The Future of Water Treatment: Advanced Oxidation Process
The invention of the “well” was a revolutionary breakthrough that has been frequently overlooked. This cradle of freshwater was the key to the growth and development of inland communities dating back nearly 10,000 years, that’s 3,000 years before the wheel was even imagined. The well is the first of its kind innovation, which spurred the advancement of a long list of water technologies. Next step has been the creation of (sophisticated) pipeline networks and treatment plants to provide us with this elixir of life, and human beings grew accustomed to an elusive abundance of water, of clean and safe drinking water. But with the passage of time, the already established water purification infrastructure have demonstrated lack of efficiency towards environmental friendliness and in decontaminating emerging water pollutants. The increasing accumulation of emerging pollutants in ground water bodies is a risk to our sustenance and necessitates advancements in water purification technologies.
But, while addressing the perils of water pollution with new technological innovation we should also aim at embedding environmental protection, energy conservation or financial viability in the development and implementation of these technologies. Advanced Oxidation Processes (AOPs) have harvested immense importance in recent years for their ability to remove a vast range of organic pollutants, including emerging pollutants by mineralizing them to carbon dioxide and water in many of the cases, at very environmentally and economically feasible reaction conditions. Ozone or chlorine are the most widely used reagents for the purpose of this oxidation. While they have saved our lives since the late 19th century, these reagents are not environmentally friendly in true sense. Firstly, they need to be separated from the treated water before consumption. Secondly, these oxidation processes leave behind several oxidation by-products, which are at times even more carcinogenic than the parent compound. They, therefore require additional separation processes to remove the toxic by-products. Hence, a safer and a more environmentally sustainable process must be established that addresses all these environmental/health issues.
One of the most widely studied Advanced Oxidation Processes is heterogeneous photocatalysis, which uses a solid semiconducting material as photocatalyst. When this semiconducting material is illuminated by light energy, it goes to its excited state by absorbing the light energy thereby producing a pair of electron and hole (e–/h+). This h+ acts as a strong oxidizing agent which reacts with water molecule to produce super reactive hydroxyl radical which eventually reacts with the organic pollutants to degrade it to smaller intermediates, carbon dioxide and water. Due to its promising potential in pollutant decontamination, coupled with its enhanced economic viability and sustainability, solar-light driven photocatalytic water detoxification has garnered immense prominence when compared to UV-light driven photocatalysis. The key factor that coerces the process to be UV-light driven is the wide band gap of semiconductors used as photocatalysts. Key challenges for enhancing efficiency involve use of entire solar spectrum for photo-stimulation and suppressing recombination of e–/h+ pair apart from addressing usual challenges of reactor design, mass transfer and mixing.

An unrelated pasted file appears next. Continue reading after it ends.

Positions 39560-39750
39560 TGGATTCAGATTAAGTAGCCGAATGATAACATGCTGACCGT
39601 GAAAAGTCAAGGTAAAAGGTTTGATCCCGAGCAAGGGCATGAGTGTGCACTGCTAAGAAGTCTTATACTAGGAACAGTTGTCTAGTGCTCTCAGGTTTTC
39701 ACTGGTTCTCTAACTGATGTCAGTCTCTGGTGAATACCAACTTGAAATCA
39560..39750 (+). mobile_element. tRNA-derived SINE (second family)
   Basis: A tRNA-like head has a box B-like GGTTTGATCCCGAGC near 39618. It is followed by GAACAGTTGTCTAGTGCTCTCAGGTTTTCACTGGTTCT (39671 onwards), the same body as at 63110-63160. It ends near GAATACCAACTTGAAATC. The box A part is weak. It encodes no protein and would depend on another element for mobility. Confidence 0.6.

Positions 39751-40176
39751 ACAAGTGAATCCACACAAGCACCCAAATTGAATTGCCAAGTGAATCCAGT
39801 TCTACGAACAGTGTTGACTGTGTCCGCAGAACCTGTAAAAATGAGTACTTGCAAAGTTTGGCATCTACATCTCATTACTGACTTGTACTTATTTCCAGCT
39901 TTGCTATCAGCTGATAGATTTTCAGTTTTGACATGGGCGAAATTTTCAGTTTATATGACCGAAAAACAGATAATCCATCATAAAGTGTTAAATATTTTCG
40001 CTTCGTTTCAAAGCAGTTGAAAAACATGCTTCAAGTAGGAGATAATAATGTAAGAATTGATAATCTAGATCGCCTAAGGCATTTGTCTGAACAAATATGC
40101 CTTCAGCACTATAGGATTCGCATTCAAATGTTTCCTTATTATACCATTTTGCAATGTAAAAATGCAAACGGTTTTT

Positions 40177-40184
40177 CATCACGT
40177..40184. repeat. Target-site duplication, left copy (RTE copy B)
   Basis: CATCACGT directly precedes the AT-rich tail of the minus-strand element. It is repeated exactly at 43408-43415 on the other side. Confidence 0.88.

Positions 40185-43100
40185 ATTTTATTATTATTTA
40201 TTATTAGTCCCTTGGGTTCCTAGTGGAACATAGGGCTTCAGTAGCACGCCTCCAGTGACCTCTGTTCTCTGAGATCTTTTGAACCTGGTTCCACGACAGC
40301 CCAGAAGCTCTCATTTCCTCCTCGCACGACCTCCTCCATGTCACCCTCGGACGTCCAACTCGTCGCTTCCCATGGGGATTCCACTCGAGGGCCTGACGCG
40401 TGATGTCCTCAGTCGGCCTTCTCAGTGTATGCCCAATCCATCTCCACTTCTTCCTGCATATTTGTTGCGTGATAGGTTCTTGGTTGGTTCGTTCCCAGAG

Since the early 1990s, researchers are using chemically modified doped nanoparticles as new photocatalytic materials for visible light activation of the catalyst. Although doping allows catalyst activation in the visible range, it doesn’t solve the enigma of low efficiency of the process that occurs due to recombination of generated e–/h+ pair. Dye sensitization, which has been widely studied in the development of solar cell technology, is a simpler established method for activation of photocatalysts but has not been studied extensively for photocatalytic water treatment. Hence, this new technology opens a new window of AOP which can be successfully used for the purpose of water decontamination.
It can be concluded that in an age where water purification is of enormous significance to humankind, photocatalysis will play an immensely important role in coming years. It can efficiently substitute the high energy demanding conventional water treatment processes by harvesting sunlight, which is the most abundant source of energy in nature. Besides, the reaction conditions for photocatalysis are mild with a considerably reduced reaction time. Besides organic pollutants, the ability of heterogeneous photocatalysis to destroy a wide range of micro-organisms expands its applicability to drinking water purification. Hence, with further studies on increasing the economic viability of the process, including catalyst modifications and reactor designs, the potential of photocatalysis can be successfully commercialized for the process of water purification and recycle.
Malini Gosh is Event Lead of the Local Organising Committee of the IWA Young Water Professionals Conference, taking place from 23 to 27 June 2019, in Toronto, Canada.